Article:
Classic Book Review – ‘For Whom the Bell Tolls’ by Ernest Hemingway

I began, and finally finished Hemingway’s ‘For Whom the Bell Tolls.’ (Spoilers ahead)
I can see the benefits of reading broadly, and reading classics, of reading outside your favorite area. I like Hemingway, the manly sweaters, guns, beard, and Arturo Fuente named a line of good cigars for him. I liked the detail and grit and realism in this book. I enjoyed the frank look at human nature. But I did not enjoy the story – it was futile and meaningless.
Robert Jordan, the protagonist, was a faithless American communist from Montana (college prof, as one would expect). Back then, the mid-thirties, many western communists had not seen the ugly side yet. It was in Spain they would learn about the death and stupidity of communism as idealistic zealots rushed to the fractured nation to fight for the reds or the fascists. Hemingway learned it there as a reporter, so did Orwell. Our communist protagonist was therefore a character not unlike many of us, struggling with meaning and life and death and the themes of right and wrong. He saw evil and good, beauty and the vile side of men. Jordan grappled with justifying the evils of men, his own role in the war machine included, by leaning on the crutches of fantasy, tradition and sentimentalism. He found comrades, politicos, brothers in arms, scoundrels and crooks. He found his guerilla band in the hills. There were no answers there. He found love, it did not save him from his search for meaning. The sense of mission did not save him. Bravery did not save him. Mystics didn’t nor wise old sages. Overcoming family shame didn’t do it. The Republic did not save him. Catholicism didn’t save him. He came to a meaningless end. The implication we are left with is he found ultimate usefulness in dying for a lost cause, and becoming one with the forest floor.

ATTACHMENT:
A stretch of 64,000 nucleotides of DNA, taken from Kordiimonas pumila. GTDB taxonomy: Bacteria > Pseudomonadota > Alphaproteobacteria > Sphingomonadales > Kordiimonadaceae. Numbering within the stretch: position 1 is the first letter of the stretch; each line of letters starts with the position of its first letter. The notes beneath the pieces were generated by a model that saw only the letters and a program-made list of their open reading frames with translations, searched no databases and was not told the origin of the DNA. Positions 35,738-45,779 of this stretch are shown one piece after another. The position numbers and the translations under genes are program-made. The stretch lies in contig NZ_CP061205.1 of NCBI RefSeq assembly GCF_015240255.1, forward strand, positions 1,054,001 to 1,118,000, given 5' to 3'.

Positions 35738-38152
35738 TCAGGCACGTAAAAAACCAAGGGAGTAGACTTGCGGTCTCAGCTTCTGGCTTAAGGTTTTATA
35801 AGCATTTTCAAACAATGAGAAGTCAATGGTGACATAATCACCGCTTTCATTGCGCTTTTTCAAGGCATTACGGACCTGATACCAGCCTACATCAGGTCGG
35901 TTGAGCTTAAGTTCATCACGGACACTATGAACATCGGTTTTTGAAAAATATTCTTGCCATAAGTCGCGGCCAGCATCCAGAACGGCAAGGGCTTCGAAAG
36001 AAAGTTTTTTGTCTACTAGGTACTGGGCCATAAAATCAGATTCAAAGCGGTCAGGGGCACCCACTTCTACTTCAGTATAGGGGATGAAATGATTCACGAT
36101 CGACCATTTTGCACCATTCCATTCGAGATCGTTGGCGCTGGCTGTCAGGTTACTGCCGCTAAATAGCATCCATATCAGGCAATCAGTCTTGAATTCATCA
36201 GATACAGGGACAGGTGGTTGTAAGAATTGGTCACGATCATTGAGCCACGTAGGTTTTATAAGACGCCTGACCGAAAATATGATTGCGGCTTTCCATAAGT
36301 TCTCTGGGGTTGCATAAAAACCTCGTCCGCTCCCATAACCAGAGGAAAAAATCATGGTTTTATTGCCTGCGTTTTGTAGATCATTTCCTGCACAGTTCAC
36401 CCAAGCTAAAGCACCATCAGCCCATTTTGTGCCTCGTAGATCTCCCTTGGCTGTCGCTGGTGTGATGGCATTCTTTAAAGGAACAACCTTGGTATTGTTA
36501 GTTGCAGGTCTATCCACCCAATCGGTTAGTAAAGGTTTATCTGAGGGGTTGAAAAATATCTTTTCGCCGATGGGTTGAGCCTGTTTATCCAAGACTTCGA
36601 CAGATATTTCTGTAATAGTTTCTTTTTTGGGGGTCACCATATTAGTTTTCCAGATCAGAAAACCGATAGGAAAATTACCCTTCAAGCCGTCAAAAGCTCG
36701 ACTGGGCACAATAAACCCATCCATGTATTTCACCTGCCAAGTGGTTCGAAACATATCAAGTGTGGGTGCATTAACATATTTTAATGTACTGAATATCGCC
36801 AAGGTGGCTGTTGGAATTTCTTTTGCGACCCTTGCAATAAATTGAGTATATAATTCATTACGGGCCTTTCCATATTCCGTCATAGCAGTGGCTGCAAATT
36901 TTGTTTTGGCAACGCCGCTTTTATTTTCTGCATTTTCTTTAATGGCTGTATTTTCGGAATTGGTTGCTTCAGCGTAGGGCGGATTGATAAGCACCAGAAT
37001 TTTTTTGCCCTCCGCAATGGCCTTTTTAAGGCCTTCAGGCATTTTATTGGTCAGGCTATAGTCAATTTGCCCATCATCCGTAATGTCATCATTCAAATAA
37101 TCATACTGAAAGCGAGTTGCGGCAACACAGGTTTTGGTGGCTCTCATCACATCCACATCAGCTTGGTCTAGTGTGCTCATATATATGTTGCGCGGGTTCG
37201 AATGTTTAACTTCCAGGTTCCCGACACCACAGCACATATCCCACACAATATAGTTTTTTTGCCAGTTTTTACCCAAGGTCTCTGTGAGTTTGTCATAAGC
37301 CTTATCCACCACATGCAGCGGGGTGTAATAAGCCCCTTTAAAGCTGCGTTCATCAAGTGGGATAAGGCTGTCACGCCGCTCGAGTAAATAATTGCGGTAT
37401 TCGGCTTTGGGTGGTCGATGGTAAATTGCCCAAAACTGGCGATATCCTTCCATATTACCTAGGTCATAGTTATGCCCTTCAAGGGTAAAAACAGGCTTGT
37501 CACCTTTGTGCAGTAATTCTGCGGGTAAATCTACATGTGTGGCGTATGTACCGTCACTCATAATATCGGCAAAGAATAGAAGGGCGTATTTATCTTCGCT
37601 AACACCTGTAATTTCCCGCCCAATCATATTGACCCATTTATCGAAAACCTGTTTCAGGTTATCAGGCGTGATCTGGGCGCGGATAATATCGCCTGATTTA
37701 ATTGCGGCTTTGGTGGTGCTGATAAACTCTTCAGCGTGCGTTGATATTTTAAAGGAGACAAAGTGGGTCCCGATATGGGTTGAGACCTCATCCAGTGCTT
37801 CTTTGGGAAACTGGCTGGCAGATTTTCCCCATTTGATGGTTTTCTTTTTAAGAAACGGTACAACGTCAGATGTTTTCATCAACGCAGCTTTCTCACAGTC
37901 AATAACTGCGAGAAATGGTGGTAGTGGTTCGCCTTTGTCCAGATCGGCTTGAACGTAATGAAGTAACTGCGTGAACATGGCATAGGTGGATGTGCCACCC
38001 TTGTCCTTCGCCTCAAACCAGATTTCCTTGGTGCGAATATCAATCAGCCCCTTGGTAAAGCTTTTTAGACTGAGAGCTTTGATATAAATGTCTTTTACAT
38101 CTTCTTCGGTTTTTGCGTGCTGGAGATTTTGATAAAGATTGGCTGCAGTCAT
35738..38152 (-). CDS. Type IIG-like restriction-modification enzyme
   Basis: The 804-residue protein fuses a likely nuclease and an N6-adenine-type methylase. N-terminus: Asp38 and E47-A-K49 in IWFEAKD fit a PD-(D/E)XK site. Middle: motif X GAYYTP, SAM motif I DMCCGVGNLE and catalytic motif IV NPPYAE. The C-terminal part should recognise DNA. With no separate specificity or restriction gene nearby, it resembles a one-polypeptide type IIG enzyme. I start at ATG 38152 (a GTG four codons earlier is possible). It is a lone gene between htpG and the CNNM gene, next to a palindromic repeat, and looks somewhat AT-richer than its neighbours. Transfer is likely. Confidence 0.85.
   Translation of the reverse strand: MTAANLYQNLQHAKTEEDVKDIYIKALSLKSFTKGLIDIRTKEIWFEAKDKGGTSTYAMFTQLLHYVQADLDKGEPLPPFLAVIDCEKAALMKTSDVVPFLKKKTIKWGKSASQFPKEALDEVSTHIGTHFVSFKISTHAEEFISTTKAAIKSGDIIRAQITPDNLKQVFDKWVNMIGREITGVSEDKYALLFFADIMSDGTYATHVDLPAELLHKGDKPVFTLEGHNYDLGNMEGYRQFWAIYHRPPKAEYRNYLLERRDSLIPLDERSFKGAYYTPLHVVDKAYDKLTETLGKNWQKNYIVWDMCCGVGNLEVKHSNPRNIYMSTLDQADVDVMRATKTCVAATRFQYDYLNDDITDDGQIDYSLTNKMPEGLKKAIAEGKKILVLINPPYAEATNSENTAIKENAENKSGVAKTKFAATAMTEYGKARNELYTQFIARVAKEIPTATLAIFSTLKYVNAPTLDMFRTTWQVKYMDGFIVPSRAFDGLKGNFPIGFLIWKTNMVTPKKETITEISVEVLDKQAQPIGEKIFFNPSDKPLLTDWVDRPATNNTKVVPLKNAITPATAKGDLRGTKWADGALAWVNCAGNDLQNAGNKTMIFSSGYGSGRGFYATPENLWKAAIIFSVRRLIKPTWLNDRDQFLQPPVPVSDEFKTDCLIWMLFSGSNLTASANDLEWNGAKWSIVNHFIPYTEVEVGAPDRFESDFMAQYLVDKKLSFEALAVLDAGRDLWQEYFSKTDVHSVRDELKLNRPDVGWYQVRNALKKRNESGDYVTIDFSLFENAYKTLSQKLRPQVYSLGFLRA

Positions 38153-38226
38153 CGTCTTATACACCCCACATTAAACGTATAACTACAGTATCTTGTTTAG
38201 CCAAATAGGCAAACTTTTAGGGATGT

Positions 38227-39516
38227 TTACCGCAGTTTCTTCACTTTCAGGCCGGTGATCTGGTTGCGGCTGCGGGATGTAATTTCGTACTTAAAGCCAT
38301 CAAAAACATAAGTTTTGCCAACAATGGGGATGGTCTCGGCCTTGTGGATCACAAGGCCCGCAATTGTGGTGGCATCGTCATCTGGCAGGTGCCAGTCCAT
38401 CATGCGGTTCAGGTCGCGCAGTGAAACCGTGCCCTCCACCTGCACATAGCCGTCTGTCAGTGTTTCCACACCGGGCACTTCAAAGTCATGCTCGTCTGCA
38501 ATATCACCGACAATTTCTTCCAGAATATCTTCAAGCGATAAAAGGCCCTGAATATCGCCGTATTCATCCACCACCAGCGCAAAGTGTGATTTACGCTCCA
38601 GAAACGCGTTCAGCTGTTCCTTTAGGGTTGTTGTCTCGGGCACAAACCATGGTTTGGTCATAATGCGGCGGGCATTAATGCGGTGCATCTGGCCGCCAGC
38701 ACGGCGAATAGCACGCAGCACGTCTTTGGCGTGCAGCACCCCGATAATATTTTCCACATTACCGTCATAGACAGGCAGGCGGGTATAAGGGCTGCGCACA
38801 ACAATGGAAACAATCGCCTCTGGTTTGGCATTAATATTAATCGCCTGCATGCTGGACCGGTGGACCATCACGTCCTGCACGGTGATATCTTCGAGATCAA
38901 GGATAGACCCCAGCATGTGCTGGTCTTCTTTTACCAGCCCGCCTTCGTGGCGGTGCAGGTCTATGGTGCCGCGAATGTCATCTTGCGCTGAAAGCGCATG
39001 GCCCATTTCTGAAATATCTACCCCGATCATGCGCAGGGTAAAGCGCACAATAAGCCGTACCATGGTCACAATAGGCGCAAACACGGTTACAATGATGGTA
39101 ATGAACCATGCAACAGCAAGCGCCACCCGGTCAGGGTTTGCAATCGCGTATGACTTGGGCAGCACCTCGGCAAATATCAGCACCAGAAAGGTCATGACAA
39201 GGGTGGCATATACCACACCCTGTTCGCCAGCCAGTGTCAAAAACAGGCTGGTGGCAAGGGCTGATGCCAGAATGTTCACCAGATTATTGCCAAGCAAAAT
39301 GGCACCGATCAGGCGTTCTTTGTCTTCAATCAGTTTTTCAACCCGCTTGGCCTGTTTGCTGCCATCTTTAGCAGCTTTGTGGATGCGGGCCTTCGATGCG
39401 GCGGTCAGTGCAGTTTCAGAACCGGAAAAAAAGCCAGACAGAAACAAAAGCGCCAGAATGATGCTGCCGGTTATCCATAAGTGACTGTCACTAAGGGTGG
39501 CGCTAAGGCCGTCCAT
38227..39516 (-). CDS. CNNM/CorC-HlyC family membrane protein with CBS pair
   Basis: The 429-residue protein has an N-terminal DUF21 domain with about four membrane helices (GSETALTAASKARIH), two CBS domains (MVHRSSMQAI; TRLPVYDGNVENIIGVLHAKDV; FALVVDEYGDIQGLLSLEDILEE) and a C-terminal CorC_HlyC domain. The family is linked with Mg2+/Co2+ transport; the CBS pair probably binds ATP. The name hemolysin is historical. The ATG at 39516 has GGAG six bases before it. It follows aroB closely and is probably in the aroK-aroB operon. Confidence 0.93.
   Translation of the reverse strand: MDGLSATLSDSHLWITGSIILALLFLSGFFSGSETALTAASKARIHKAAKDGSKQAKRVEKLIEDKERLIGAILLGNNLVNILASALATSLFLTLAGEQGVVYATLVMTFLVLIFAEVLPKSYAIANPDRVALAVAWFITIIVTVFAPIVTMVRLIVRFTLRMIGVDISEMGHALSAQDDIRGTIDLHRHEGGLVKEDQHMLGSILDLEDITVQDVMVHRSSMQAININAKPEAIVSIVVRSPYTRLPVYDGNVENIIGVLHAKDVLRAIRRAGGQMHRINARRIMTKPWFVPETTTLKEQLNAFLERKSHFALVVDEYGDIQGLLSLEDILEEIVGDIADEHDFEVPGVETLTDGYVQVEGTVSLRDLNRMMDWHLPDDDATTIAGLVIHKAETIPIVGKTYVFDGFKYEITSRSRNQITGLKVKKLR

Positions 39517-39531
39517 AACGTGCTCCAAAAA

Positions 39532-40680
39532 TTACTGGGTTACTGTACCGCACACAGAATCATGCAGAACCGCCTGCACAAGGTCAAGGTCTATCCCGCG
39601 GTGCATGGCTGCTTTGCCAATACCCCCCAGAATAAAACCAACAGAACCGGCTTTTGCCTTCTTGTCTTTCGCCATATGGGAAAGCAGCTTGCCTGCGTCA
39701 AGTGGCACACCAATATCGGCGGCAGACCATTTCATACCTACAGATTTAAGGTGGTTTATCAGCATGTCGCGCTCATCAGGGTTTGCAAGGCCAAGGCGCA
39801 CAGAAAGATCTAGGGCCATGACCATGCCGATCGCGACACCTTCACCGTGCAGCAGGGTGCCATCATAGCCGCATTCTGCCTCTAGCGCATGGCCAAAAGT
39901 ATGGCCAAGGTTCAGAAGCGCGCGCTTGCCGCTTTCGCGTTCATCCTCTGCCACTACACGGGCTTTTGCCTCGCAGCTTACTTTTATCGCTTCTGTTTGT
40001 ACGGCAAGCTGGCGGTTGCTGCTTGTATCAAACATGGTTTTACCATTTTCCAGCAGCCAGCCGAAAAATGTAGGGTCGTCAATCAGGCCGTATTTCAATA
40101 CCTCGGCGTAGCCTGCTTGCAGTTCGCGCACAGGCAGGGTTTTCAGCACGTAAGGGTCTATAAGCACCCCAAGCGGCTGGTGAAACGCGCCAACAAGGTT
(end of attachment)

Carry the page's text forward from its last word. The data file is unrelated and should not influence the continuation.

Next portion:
It was a book, then, about nothing. It was an exploration of the empty life of drifting through a vapid ideological void with no substantive answers. There was nothing for Jordan – no meaningful truth, no solid ground, nothing to really stand for, no God. In the end, it was a good illustration of life apart from the absolute truth and solid meaning found in Christian devotion. So it is a common tale, and not profound at all. Its the tale of a million lost souls searching, but refusing to see. It was the work of a talented but woefully lost author who’s skills were clearly gifts from God, but not acknowledged.
Though set over the course of a week or two mostly in a lusciously painted setting – the Spanish mountains and a partisan camp – it told the tale through the thoughts, conversations, and memories of the characters, making it tiresome reading. Lots of pensive thoughts, repetition, fears, doubts, second guessing, piles of words and pages of afterthoughts. And drinking and reminiscing. All relayed in a fatiguing tome of lengthy sentences in badly translated English. That translation, however, was one of the points I appreciated most – its meant intentionally to capture the different genders and formal/informal distinctions of Español. It helps to speak Spanish. All of this literary heaviness can be appreciated, but it was a task to be carried out, a book to be conquered rather than enjoyed for the sheer pleasure of reading. If you like that, its a book for you. I’ll read more Hemingway to get the fullness of his writing style, but not this year.

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